FIG. 1 is an exploded side elevation view of one exemplary embodiment of the griddle of the present invention. The heating unit assembly 10 includes a plate or panel 12 made from a highly thermally conductive material such as aluminum or copper. Such materials could include hard anodized aluminum such as is commonly used in cooking items, aluminum coated with PTFE, TEFLONŽ, or other known materials and coatings for surfaces on which food can be directly heated or cooked. Alternatively, plate 12 could be made of other metals such as steels commonly used in restaurant grills. In another embodiment, the plate 12 need not necessarily be a plate on which food can be directly cooked. Plate 12 could, for example, be a plate on which a pot, pan, or other food container could be placed. In the exemplary embodiment shown the heating unit assembly 10 also includes a thin flexible heating blanket 14. In the embodiment, heating blanket 14 is a silicone heating blanket less than 0.5 cm thick, or approximately 0.32 cm (approximately one-eighth inch) thick with fiberglass embedded therein for structural reinforcement, and electrical resistive wires embedded within the silicone. Such silicone heating blankets intended for industrial uses such as industrial processes are available from Benchmark Thermal Corporation of Grass Valley, Calif. Heating blanket or sheet 14 is preferably vulcanized to plate or panel 12 thus adhering the two pieces together in good thermal contact. Alternatively, heating blanket 14 could be adhered to panel 12 by other means such as a silicone adhesive. Heating assembly 10 further comprises a base unit 18 generally underneath the heating blanket 14. Base 18 includes a high temperature insulation material 16 such as a ceramic fiber mat insulation known in the trade as K-LITE™, and which is available from Great Lakes Textiles Inc. of Walton Hills, Ohio. Other insulation materials could also be used. Preferably, the insulation material 16 is a high temperature insulation capable of withstanding sustained temperatures of at least 500° F. without significant degradation or release of harmful or noxious gasses. The shell of base 18 is preferably made of stainless steel for reasons of aesthetics and easy cleaning, but could be made of other materials. As shown more fully in FIG. 5, base unit 18 includes ends 20 which bend upwards and over to thereby extend underneath a portion of base plate 12. In the exemplary embodiment, a screw extends upwardly through the top wall 22 of the base unit and into a tapped hole within base plate 12. Base plate 12 and base top wall 22 are separated by a standoff 24 which is preferably made of a suitable high temperature thermal insulator such as mica. If the griddle is not intended to be used at very high temperatures, other thin insulators such as phenolic sheet could be used. In the embodiment shown, bolt 29 extends through a hole which is provided in mica standoff 24. Many other means of fastening heating plate 12 to base unit 18 will be apparent to those skilled in the relevant art. Returning to FIG. 1, flexible heating blanket 14 is provided electrical power via electrical cord 28 or a set of individual wires. In the area near heating blanket 14, the wires are preferably high temperature wires with high temperature insulation. Electrical cord 28 could include a grounding wire for grounding the base unit 18 and/or heating plate 12 to the safety ground of the building through electrical plug 34. Power may be provided to the unit from a standard power supply such as 120 VAC through electrical plug 34 and electrical cord 32. Optionally, a transformer or other power converter 36 converts the line voltage to a low voltage such as 12 VAC or 24 VAC. The down conversion of the high voltage AC to a low voltage AC or DC eliminates the regulatory requirement for a safety ground to the unit, and other safety and practical requirements for a unit operating at line voltage. Regardless of whether the line voltage is down converted to a lower voltage before being passed to the electrical heating blanket, a power or temperature controller 30 preferably controls power to heating blanket 14. Power controller 30 could be a simple on-off switch or could be a variable controller for controlling either continuously or in discrete steps the amount of power which reaches heating blanket 14. Optionally, power converter 36 could be incorporated within power controller 30.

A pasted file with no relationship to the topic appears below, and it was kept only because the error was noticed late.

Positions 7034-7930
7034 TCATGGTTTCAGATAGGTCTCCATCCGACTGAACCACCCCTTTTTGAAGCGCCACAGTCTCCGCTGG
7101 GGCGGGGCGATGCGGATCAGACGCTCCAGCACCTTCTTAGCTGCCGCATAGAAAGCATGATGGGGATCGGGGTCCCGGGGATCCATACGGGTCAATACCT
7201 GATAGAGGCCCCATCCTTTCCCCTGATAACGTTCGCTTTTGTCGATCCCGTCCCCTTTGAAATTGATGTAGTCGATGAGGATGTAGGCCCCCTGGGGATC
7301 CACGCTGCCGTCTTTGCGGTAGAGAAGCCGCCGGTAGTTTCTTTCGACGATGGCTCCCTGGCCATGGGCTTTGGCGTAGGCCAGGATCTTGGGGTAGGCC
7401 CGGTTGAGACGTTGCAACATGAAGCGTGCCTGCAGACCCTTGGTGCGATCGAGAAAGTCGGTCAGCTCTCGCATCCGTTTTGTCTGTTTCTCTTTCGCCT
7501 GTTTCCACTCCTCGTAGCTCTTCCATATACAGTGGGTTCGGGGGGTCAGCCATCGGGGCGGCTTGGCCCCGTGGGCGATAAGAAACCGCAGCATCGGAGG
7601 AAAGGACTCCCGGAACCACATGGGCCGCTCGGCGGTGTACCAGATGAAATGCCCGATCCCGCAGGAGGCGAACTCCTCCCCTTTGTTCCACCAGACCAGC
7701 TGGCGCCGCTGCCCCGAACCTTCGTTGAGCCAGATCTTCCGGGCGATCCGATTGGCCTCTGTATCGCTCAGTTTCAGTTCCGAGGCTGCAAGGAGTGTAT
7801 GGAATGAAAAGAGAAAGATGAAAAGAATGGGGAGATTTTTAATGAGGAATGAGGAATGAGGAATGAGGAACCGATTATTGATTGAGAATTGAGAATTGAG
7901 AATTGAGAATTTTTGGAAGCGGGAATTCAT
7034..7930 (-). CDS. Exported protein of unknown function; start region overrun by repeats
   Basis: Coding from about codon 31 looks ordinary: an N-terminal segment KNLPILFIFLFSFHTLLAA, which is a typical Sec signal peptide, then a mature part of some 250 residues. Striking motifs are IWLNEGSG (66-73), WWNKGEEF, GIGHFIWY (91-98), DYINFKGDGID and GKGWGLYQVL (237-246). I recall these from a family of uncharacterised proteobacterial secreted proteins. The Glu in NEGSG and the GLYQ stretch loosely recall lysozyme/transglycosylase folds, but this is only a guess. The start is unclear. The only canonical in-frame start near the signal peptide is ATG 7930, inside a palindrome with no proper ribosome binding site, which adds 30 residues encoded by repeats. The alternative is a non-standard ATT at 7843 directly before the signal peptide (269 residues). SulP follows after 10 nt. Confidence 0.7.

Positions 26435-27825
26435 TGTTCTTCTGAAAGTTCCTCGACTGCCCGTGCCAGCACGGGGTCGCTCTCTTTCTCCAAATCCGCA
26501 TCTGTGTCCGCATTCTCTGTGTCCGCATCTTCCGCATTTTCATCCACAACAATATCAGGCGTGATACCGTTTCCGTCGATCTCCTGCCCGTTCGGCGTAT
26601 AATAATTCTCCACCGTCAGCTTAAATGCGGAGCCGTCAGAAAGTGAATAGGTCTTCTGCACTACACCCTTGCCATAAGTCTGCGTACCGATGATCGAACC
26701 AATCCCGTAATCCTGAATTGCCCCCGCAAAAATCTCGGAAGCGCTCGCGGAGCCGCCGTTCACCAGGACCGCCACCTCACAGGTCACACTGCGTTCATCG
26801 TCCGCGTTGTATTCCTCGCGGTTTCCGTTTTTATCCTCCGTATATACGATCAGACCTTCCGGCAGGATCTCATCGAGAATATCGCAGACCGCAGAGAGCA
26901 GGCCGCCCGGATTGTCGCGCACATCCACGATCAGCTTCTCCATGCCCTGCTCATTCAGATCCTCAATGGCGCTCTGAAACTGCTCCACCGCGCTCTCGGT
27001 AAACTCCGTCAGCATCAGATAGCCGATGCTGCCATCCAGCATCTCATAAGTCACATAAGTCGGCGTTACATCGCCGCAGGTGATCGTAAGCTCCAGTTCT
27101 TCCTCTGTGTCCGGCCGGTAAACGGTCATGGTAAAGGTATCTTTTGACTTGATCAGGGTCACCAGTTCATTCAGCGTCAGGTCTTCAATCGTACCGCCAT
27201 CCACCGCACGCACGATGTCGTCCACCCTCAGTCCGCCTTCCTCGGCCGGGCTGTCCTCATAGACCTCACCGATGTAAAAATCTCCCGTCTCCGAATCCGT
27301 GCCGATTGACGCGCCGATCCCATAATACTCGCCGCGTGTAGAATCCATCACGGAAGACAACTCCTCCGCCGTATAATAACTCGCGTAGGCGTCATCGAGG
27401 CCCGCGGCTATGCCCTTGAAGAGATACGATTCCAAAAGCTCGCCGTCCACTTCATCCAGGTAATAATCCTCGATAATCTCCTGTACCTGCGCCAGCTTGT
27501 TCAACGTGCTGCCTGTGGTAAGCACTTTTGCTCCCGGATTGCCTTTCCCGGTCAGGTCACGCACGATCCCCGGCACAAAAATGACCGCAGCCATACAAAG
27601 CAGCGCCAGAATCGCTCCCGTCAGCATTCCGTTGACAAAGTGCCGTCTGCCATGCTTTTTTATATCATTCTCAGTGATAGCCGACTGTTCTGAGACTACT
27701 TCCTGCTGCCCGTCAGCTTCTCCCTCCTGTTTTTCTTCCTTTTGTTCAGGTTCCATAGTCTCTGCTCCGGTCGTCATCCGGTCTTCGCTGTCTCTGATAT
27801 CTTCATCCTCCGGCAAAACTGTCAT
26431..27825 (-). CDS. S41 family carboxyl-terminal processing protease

FIG. 2 is a top plan view of the griddle according to the exemplary embodiment. Heating blanket 14 which is adhered to the underside of plate 12 is shown in phantom. The heating blanket is adhered to a large percentage of the metal plate 14 in order to ensure even and consistent heat distribution across plate 12. Preferably, therefore, heating blanket 14 covers at least half of the underside of metal plate 12, more preferably covers at least three-quarters of the underside of metal plate 14, and most preferably covers at least 90 percent of the underside of metal plate 12. The griddle and heating blanket need not be rectangular as shown, but could be square, or any other shape including round. A square or rectangular griddle would be well suited for the heating unit 10 to be mounted as a shelf, as for example in FIG. 6, whereas a round griddle might be well suited for use as a tortilla warmer on an existing shelf, counter or surface while requiring a minimum amount of counter space.
FIG. 3 is a sectional view of the griddle according to the exemplary embodiment of the present invention taken along a transverse axis. In the exemplary embodiment, the metal plate 12 is approximately 1.3 cm (approximately one-half inch) thick, the base unit 18 is approximately 2.2 cm (approximately seven-eighths inch) thick, and the gap between the metal plate and the base unit is approximately 0.32 cm (approximately one-eighth inch) thick. Thus, in the exemplary embodiment, the overall nominal height of the unit is approximately 3.8 cm (approximately 1˝ inch). In the exemplary embodiment, therefore, the unit is less than approximately four centimeters thick, and therefore necessarily less than approximately five centimeters thick and less than approximately six centimeters thick. Preferably, the gap between metal plate 12 and top wall 22 of the base unit is sufficiently wide so that a person can slip an edge of a towel into the gap to thoroughly clean the base unit 18 without crumbs being stuck between base top wall 22 and metal plate 12.